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Discussion Starter #1
Hello! Well it has been months I have been lurking around these forums! So finally I got an account!:D

I was wondering for a 5 month old puppy would the guidelines of this site would go fine Raw dog food | Raw diet | Raw dog food recipes ?

It says to use from 10 weeks to 5 months kibble in the morning as a training treat.

I'm getting my puppy at 5 months, and it says that from 5 months to 15 I should feed my puppy less kibbles as treat, and two raw meals a day.

Sience my puppy was not being trained where I got him at. It is really important for me to find the best training reward for him. I do not want to risk feeding him to much (for his joints). Does anyone have any ideas, or tips?

Also I was wondering about bones is it compleatly safe to give my puppy RAW bones?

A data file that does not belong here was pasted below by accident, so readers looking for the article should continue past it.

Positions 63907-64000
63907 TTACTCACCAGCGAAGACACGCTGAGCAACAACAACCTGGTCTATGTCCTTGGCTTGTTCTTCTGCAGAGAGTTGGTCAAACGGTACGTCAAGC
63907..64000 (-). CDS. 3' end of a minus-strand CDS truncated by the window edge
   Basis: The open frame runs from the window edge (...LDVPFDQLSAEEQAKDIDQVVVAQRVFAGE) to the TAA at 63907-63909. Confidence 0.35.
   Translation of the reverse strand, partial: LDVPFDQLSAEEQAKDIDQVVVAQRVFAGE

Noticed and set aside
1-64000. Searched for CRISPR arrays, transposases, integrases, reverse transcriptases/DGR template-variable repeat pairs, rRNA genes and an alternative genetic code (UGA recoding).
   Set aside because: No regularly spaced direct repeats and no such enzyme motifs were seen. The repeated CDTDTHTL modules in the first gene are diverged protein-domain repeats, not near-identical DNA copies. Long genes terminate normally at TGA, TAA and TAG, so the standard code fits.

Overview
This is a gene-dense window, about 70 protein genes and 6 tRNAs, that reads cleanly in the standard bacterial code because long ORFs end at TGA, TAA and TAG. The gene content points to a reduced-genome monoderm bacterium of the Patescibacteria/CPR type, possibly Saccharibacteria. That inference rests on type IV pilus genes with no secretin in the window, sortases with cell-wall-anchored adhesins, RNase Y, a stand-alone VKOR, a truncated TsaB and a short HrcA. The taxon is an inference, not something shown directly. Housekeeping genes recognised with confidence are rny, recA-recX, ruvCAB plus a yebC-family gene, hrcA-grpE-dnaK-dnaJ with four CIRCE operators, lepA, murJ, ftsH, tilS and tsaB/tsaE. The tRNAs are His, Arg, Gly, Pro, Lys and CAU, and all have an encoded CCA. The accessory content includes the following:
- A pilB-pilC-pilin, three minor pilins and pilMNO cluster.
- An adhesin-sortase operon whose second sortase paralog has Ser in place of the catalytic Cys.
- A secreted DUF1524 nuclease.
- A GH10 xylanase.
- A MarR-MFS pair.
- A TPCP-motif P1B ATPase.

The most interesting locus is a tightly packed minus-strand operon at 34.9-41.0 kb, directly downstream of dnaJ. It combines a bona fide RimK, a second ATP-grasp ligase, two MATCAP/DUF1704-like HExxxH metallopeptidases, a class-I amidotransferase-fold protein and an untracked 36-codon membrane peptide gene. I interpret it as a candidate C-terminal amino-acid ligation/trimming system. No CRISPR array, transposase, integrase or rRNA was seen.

Thanks everyone for your help!
 

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There are folks who combine kibble and raw without any issue. Others say it's a big no-no. I feed kibble about one meal a week with no issues.

But I have to wonder what they feel the advantage is to using kibble as a training treat rather than raw treats? Could be that they are enhanced to smell stronger than meat and the dog may respond better to the smell? That one perplexes me - but you CAN very successfully use raw treats for training.

No one would ever say raw bones are COMPLETELY safe. Dogs can and do choke on bones just as they choke on kibble or anything else they might eat. There's also the added responsibility on your part to ensure you are following the guidelines and monitoring meal time. It is a little more involved than scooping kibble in to the bowl and going on about your business. Having said all that, you can feel just as safe feeding your dog raw as you did on kibble.